The documentary opens with co-director Linton preparing for her day while she offers narration on her life and her view of the disabled community in relation to the rest of the world’s perspective. Considering that there are film critics who struggle to have their reasonable accommodations taken seriously, by starting with how she manages her morning routine amid photos of her post-accident from her college days, it brings some attention to just how much effort Linton expends before starting her day proper. Throughout the film, we’re given glimpses like this, private moments away from PTC, in which Linton shares about her specific experience. One particularly notable moment is the time she takes to adjust her wheelchair, a task she compares to finding the right pair of sneakers, except, in this case, she needs to adjust fairly regularly and inches matter far more to measure comfort for her than a sneaker-head. In case you don’t think that a wheelchair isn’t a significant piece of equipment, disabled activist Engracia Figueroa passed away late 2021 after she developed body sores associated with a prolonged battle she was undertaking against United Airlines who broke her $30k wheelchair. Around this sequence, Linton shares a physical therapy treatment she receives on her legs, inviting the audience to see some of the additional care she receives. In between and around these moments, the audience is introduced to and follows a few of the members of the Chicago cast. We get a glimpse at their home lives, social lives (if important to their respective personal characters), and how they react or respond to developing their role in the show. There is an ever-present intimacy to these moments because the camera doesn’t judge any more than Linton’s voiceover throughout does, the combination never offering a feeling of tokenism or superficial heroism that regular films especially so often place an any disabled individual. By focusing on their humanity imperfect looks past the disability into the individual person, revealing who they are.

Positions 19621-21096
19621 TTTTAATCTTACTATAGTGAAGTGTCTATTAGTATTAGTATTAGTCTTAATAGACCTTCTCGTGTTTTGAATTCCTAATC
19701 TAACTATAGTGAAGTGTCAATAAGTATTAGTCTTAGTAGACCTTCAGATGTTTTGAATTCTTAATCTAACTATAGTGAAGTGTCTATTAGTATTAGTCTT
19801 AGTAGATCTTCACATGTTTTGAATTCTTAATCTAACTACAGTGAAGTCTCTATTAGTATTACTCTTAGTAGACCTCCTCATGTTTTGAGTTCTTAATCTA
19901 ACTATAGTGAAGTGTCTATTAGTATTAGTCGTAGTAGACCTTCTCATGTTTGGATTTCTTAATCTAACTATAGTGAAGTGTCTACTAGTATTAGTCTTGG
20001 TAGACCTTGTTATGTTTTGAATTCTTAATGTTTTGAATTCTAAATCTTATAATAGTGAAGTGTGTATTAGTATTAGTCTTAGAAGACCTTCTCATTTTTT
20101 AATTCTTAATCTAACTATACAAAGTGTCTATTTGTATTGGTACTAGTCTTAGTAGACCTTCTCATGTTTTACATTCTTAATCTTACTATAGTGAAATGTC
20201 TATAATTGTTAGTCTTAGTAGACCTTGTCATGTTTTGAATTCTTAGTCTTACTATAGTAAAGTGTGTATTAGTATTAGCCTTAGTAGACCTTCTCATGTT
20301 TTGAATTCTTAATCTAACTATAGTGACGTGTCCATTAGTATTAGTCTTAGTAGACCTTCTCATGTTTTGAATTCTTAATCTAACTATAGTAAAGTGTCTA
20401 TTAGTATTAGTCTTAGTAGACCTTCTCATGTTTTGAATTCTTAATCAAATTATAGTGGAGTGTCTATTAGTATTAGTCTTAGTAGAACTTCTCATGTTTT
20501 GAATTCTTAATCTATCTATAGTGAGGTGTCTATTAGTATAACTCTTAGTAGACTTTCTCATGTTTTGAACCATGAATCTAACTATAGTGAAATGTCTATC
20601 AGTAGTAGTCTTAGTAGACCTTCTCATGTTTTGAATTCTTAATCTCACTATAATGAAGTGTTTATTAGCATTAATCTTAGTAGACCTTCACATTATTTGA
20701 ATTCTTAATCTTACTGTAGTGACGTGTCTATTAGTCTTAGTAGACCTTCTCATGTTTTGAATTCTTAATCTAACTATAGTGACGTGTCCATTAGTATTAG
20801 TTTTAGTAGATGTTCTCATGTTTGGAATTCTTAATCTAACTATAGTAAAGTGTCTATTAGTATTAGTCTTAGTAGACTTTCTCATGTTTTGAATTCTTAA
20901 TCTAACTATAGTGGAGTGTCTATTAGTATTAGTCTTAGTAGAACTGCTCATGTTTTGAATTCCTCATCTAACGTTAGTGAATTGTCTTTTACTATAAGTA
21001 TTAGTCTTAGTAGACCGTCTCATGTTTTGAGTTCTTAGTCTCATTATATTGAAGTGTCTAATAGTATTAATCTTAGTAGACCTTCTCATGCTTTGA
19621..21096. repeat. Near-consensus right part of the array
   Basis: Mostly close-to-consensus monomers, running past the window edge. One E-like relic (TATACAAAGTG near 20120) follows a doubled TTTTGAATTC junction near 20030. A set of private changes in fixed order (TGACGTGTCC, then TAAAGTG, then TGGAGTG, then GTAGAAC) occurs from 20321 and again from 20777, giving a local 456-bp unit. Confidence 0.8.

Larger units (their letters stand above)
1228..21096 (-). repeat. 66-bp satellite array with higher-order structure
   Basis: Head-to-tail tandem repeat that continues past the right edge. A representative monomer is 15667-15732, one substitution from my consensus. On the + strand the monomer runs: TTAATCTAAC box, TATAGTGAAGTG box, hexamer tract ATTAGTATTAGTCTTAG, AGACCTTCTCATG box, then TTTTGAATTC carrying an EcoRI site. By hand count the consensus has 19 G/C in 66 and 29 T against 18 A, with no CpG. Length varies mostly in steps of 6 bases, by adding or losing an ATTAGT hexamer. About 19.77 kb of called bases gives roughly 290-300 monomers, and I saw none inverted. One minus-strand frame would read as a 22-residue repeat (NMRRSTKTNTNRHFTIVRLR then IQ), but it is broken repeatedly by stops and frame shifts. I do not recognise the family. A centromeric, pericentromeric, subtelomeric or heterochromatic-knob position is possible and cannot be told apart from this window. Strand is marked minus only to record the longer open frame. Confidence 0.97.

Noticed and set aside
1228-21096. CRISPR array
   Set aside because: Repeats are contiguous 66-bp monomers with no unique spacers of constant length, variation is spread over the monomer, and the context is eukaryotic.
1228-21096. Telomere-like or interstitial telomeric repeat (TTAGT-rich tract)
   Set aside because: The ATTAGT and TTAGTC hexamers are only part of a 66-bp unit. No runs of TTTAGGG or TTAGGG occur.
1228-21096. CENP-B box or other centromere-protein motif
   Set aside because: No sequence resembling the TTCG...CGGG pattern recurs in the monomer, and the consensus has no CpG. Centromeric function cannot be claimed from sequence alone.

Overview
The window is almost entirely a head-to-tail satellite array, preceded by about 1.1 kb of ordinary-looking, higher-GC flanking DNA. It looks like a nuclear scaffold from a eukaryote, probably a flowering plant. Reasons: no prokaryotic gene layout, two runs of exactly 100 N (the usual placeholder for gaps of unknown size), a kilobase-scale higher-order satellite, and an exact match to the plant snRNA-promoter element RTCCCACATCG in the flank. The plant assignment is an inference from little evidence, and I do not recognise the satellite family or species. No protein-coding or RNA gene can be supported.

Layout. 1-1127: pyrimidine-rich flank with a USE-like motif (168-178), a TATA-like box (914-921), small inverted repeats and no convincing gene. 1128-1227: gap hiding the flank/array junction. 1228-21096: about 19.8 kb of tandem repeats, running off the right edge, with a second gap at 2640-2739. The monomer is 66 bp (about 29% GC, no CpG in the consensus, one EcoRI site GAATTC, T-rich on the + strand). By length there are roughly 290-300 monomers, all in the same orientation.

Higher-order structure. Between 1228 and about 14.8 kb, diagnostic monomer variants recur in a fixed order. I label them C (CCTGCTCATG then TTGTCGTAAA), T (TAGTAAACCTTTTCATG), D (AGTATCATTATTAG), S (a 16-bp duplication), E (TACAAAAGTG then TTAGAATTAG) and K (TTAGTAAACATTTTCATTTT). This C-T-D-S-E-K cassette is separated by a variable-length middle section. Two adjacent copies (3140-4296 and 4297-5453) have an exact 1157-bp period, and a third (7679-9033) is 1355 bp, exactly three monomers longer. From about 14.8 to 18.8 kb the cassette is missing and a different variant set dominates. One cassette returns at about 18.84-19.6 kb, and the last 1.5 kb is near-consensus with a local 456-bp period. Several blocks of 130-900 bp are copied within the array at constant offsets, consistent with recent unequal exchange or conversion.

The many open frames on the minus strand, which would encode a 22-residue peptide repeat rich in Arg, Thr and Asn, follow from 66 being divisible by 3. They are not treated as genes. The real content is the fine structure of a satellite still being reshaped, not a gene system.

The issue, however, is that imperfect concludes feeling a tad imbalanced and rushed. It opens with Linton and ends with Linton, yet her story is so mixed in with the cast that we don’t feel like we get Linton’s full perspective on life as a person with a disability or as a director. We get some raw footage of her discussing her concerns over taking on the role, but the scenes where we watch her directing are usually within the context of the performer she’s speaking with. Conversely, though the documentary makes a point to introduce us to several of the cast members, we never feel like we are following any of them particularly deeply. This isn’t to suggest that what we receive is shallow, so much as it’s too brief. By the end of the film, I felt a connection with the cast, excited to see their work, feeling like I’d gone on a journey with them, but then the doc speeds through opening night in an effort to get to what makes up the final moments of the doc: final thoughts from Linton. Here, again, if the film had been longer or had picked one perspective as the guide through everything else (like staying on Linton throughout), then the whole might’ve felt more thorough and penetrative by the conclusion.
Art is a great way to effect change in a community. It can be as simple as a poem, as complex as a song; it need only resonate within the individual in order for someone to feel altered in some way. Given the long history of coded characters often reaffirming stereotypes of communities and cultures, the work of PTC matters to undo so much of the presumption ingrained in individuals. Linton and Malone’s imperfect may wear its namesake title well, but it’s still a fantastic step forward in shifting wider public perception. That it does it while avoiding all the tropes that far too many stories — oral, written, or cinematic — continue to reassert is the best part of it, allowing it to serve as a guide for future documentaries and features which include people with disabilities.
Premiering at the 2022 Slamdance Film Festival: January 27, 2022 – February 6, 2022.
For more information, head to the official imperfect website.
Final Score: 3.5 out of 5.